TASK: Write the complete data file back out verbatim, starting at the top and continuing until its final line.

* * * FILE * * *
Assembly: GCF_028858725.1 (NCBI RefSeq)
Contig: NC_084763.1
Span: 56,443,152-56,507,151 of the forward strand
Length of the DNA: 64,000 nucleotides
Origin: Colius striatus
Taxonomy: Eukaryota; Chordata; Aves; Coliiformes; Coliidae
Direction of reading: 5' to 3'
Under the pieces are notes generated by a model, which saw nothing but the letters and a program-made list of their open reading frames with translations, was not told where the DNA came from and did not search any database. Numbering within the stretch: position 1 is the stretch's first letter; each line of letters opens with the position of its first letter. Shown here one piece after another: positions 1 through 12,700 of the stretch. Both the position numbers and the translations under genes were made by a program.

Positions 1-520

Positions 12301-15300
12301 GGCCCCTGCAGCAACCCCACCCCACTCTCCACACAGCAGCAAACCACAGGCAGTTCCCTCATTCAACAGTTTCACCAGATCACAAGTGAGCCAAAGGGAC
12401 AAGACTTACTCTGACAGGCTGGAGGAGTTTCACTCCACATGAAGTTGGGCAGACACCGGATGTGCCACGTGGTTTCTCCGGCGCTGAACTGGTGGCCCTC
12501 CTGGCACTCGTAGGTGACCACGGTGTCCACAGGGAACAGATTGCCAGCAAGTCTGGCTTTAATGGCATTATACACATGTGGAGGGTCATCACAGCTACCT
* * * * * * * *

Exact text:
Assembly: GCF_028858725.1 (NCBI RefSeq)
Contig: NC_084763.1
Span: 56,443,152-56,507,151 of the forward strand
Length of the DNA: 64,000 nucleotides
Origin: Colius striatus
Taxonomy: Eukaryota; Chordata; Aves; Coliiformes; Coliidae
Direction of reading: 5' to 3'
Under the pieces are notes generated by a model, which saw nothing but the letters and a program-made list of their open reading frames with translations, was not told where the DNA came from and did not search any database. Numbering within the stretch: position 1 is the stretch's first letter; each line of letters opens with the position of its first letter. Shown here one piece after another: positions 1 through 12,700 of the stretch. Both the position numbers and the translations under genes were made by a program.

Positions 1-520

Positions 12301-15300
12301 GGCCCCTGCAGCAACCCCACCCCACTCTCCACACAGCAGCAAACCACAGGCAGTTCCCTCATTCAACAGTTTCACCAGATCACAAGTGAGCCAAAGGGAC
12401 AAGACTTACTCTGACAGGCTGGAGGAGTTTCACTCCACATGAAGTTGGGCAGACACCGGATGTGCCACGTGGTTTCTCCGGCGCTGAACTGGTGGCCCTC
12501 CTGGCACTCGTAGGTGACCACGGTGTCCACAGGGAACAGATTGCCAGCAAGTCTGGCTTTAATGGCATTATACACATGTGGAGGGTCATCACAGCTACCT